Success, right? No, that’s not success. You want to turn that lead into a new customer, and you need sales to do that. Your sales reps have to continue the same experience your marketing created throughout the sales process. If they put on the pressure, the lead will go underground. But if they continue the educational and guided process, your lead will turn into a new customer and they’ll turn faster, for more money and at a higher rate. The point of my story is you want your marketing and sales teams working together anyway. ABM simply gives you a programmatic tactic to get that alignment set up and executing.
4) You’ll Need A Portfolio Of Supporting Marketing Tactics, Too
If we learned anything from inbound marketing, it’s that you can’t do one or two tactics and expect them to produce a ton of leads and new customers. In a similar fashion, if you just do ABM for your top prospects, that won’t be enough to move the needle either and you’re going to need supporting tactics.
Here’s an example of the wrap-around tactics you’ll need for the ABM program. You’ll need a great website because anyone who connects with you through ABM will want to go to your website. You’ll need a constant flow of engaging, educational content to offer the people who do connect with you through your ABM program.
You’ll need ongoing lead nurturing and email marketing to keep the conversation going in between your touches with new ABM leads. You’ll need ongoing testing on the messaging you’re using to connect with your ABM contacts. You’ll need ongoing optimization for the web-based tools you’re using to collect contact information from engaged ABM contacts. You’ll need social media support, conversation starters and content in small, bit-sized formats for connecting with ABM contacts via social networks. All in all, a fair amount of supporting work is necessary to drive success with ABM.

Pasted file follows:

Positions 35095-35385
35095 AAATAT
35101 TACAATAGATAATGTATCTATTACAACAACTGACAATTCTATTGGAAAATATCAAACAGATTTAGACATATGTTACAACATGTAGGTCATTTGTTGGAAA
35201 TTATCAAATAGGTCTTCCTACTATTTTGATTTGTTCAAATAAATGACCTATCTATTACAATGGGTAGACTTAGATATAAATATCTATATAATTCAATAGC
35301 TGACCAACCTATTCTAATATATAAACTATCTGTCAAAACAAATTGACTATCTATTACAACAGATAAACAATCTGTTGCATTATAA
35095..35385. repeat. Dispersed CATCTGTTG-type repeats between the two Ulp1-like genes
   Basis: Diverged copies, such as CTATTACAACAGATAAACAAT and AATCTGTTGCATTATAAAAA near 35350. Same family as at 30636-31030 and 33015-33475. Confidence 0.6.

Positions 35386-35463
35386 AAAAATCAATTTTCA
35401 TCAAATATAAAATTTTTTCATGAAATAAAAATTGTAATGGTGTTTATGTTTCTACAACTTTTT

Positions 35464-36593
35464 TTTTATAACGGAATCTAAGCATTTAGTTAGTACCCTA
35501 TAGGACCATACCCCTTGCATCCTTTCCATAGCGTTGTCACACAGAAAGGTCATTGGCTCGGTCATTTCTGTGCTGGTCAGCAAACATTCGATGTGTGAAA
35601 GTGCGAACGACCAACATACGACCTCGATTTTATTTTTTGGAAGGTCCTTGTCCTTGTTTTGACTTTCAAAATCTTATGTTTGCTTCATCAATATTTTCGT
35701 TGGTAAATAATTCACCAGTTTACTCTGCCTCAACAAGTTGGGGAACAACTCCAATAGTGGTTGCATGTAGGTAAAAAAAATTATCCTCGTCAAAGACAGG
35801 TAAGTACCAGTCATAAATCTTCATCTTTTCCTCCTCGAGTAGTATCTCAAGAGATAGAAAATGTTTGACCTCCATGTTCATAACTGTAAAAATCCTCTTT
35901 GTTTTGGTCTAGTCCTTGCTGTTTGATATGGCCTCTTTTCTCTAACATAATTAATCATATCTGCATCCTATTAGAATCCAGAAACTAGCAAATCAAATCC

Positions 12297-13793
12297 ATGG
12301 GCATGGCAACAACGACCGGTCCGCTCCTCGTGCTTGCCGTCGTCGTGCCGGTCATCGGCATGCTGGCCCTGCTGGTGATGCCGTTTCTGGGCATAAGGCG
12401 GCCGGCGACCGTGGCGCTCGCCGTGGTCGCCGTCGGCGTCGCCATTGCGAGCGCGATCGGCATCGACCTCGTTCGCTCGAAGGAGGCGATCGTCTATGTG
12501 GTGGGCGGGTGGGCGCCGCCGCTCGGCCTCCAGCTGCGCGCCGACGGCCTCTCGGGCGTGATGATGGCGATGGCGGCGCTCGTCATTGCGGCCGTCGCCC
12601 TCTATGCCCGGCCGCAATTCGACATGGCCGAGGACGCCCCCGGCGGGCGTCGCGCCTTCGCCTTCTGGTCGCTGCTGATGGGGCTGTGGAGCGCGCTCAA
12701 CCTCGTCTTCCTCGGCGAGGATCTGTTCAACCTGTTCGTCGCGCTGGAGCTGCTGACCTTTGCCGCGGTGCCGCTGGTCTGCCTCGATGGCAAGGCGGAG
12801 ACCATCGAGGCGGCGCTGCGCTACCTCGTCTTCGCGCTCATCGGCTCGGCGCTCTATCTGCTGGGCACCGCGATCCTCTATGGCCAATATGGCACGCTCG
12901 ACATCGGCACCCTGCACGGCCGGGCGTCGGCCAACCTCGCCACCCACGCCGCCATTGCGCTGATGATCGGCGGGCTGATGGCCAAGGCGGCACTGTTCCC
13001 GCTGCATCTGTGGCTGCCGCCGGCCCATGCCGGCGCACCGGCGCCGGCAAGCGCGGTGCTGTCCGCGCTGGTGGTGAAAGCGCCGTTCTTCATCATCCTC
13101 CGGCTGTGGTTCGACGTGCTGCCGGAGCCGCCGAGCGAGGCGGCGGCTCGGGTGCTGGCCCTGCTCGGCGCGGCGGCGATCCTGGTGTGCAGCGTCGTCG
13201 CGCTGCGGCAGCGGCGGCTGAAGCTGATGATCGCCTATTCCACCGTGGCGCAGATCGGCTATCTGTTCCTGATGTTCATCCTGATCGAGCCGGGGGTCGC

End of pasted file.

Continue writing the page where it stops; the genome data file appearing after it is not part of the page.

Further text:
If you’ve read about ABM, heard about ABM at a conference, talked about ABM with a colleague and now you’re ready to jump in expecting it to work right out of the gate, we should probably have a short conversation about expectations. Talk with any of the experts on account-based marketing and the first thing they’re going to tell you is that it takes a lot of work to get it set up. It takes a significant investment to make sure your data is clean and accurate, to set up the segmentation and automation, and to create the performance metrics by which you’ll measure its success.
Continue talking with those experts and they’re also going to tell you it takes a long time to engage with people who are not in the awareness stage, not searching for what you do and might not even have the pain you need to get them to engage. Do you want to put all your bets on this one approach, or would it be better to use this in conjunction with other marketing tactics? The answer should be very clear to you. ABM is not the silver bullet. ABM is another very practical approach that needs to be applied the right way, at the right time, for the right type of targeted prospect.